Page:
Robert Eriksson wasn’t at all happy about being replaced as Norway’s Minister of Labour last winter. Now he’s written a book about his short ministerial career and some rumours of romance swirling around it. His book also offers some unsolicited advice to former government colleagues and not least his former boss, Siv Jensen.
The book, which grabbed media headlines last week, may just seal the end of Eriksson’s political career, but he seems to hope it won’t. He insists he’s not bitter, either about losing his ministerial post or failing to secure a top job within his Progress Party. He still wants to serve, if the party will have him.
That’s highly unclear, and the lack of any job offers so far may be sending him a hint. That hasn’t kept him from suggesting that his former boss, Progress Party leader Siv Jensen, should give up her government post as Finance Minister and concentrate on the party during the run-up to next year’s parliamentary election.
Suggests ‘Siv’ should swap jobs
“Being a finance minister is an incredibly demanding job,” Eriksson writes in his book. “When I travel around the country and visit the grassroots (of the party), the impression I get is that Siv lets herself be steered too much by the bureaucracy. That’s the signal I get from steadily more people.”
If Jensen insists on retaining a ministerial post, Eriksson thinks she should swap jobs with Transport Minister Ketil Solvik-Olsen. Eriksson thinks Solvik-Olsen would be an excellent finance minister.
“I think both Siv and the Progress Party would benefit from her switching ministries,” Eriksson claimed. He seized the opportunity, though, to praise the job she has done as party leader.
“The Progress Party has an excellent leader in Siv Jensen, it’s a role she should fill for many more years,” Eriksson wrote. “Siv has become a solid and good brand for the party. Unfortunately the “Party Leader Siv” has become more and more distant during the time she’s been sitting in the finance ministry.” He thinks it’s important for the party to dare to discuss Jensen’s role.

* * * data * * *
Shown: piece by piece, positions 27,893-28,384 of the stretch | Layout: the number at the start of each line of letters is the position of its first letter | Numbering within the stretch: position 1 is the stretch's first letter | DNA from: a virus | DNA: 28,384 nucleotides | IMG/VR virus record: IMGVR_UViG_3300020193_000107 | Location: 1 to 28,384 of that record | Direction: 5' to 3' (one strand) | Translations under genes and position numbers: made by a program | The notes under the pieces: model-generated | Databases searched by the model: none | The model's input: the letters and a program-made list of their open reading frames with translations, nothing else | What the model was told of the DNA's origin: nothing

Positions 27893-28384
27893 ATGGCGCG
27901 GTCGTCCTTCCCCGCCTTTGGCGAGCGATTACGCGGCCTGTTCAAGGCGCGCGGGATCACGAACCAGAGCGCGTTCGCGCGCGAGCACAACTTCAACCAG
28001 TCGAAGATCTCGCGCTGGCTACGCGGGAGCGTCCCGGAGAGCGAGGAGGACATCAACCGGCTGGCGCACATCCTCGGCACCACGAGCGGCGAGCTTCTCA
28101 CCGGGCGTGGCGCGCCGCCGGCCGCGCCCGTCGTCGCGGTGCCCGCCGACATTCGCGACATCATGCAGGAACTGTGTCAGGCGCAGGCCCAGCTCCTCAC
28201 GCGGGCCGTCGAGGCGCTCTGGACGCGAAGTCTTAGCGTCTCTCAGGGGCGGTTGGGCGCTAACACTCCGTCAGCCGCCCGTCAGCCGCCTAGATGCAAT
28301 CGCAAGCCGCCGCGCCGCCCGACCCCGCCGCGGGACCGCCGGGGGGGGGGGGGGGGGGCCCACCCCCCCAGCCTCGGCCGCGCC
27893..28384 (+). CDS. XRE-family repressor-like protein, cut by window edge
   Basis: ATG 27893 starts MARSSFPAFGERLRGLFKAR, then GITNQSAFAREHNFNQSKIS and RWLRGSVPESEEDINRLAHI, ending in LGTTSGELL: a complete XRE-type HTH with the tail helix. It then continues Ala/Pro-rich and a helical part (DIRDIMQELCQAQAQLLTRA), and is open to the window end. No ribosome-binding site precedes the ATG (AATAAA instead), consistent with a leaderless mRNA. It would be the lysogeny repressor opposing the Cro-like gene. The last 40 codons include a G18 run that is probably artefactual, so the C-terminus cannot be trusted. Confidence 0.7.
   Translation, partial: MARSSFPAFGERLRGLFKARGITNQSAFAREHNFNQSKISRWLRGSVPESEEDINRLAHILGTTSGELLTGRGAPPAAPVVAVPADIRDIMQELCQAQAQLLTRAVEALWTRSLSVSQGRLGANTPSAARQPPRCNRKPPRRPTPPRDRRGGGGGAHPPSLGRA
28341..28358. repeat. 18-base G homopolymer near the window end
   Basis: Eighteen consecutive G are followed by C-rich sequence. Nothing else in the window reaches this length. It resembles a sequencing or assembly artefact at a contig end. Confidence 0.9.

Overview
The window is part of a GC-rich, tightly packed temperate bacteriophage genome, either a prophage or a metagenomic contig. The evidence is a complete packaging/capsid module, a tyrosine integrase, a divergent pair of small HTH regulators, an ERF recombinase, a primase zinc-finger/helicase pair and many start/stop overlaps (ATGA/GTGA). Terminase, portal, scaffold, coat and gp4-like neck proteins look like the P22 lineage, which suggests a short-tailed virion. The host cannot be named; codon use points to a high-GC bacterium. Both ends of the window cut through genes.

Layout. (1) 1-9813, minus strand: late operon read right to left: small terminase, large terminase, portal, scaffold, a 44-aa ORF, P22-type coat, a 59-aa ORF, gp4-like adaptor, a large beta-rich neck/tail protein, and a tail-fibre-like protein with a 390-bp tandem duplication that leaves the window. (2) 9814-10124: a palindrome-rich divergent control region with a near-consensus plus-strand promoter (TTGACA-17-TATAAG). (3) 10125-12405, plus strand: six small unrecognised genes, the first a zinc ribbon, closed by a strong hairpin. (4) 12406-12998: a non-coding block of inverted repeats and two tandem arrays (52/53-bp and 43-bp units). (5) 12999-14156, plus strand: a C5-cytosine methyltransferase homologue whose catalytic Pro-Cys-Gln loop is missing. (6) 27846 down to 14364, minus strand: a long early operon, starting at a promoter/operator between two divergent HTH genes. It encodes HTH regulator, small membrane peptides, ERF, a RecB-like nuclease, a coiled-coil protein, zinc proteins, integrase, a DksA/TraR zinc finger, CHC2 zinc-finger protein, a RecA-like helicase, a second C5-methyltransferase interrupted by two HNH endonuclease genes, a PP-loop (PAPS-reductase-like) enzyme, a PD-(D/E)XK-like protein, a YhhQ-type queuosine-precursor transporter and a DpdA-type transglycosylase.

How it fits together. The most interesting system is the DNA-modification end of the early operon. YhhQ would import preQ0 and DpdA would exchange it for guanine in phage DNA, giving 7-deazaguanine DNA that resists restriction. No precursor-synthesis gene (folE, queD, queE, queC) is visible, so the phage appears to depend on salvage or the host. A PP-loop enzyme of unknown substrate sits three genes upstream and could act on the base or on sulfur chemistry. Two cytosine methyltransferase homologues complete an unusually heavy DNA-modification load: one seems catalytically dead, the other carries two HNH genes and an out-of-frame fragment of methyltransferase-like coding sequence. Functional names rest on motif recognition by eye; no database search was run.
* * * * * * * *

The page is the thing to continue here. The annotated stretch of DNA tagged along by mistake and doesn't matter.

His own seems to be hanging by a thread. After what he calls “27 years of faithful service,” he admits to being “incredibly disappointed” when Jensen and Prime Minister Erna Solberg replaced him as Labour Minister with Anniken Hauglie from Solberg’s Conservatives. It was more important for the Progress Party to get and fill the new ministerial post of Immigration Minister (with rising star Sylvi Listhaug) and place deputy party leader Per Sandberg in the rose as Fisheries Minister. That meant there was no room for Eriksson, too, and he had to step down in December.
Eriksson, who’s now working for a local PR firm, thought he’d get a top job in the party itself, but that didn’t happen either. He wonders now if it’s because rumours were swirling that he’d been having an affair with a political adviser who was 13 years younger than him. He denied it, to both Solberg and Jensen, claiming he had no romantic relationship with his aid Ulrikke Holmøy at the time. Today he confirms they’re a couple but that he didn’t and “couldn’t lie about a relationship that didn’t exist.”
The book itself seems full of contradictions, with Eriksson switching from being “incredibly disappointed” to being “grateful” for “unforgettable moments” as a top government officials. While insisting he’s not bitter, he oftens sounds like he is, claiming he “had expected something else” after his years of service. While claiming to be proud of the job he did as labour minister, he complains of being up against an entrenched bureaucracy at the ministry that stymied his work. He describes himself as “a boy from (the Trønderlag village of) Verdal who’s simply saying what he believes,” whether his party colleagues want to listen or not.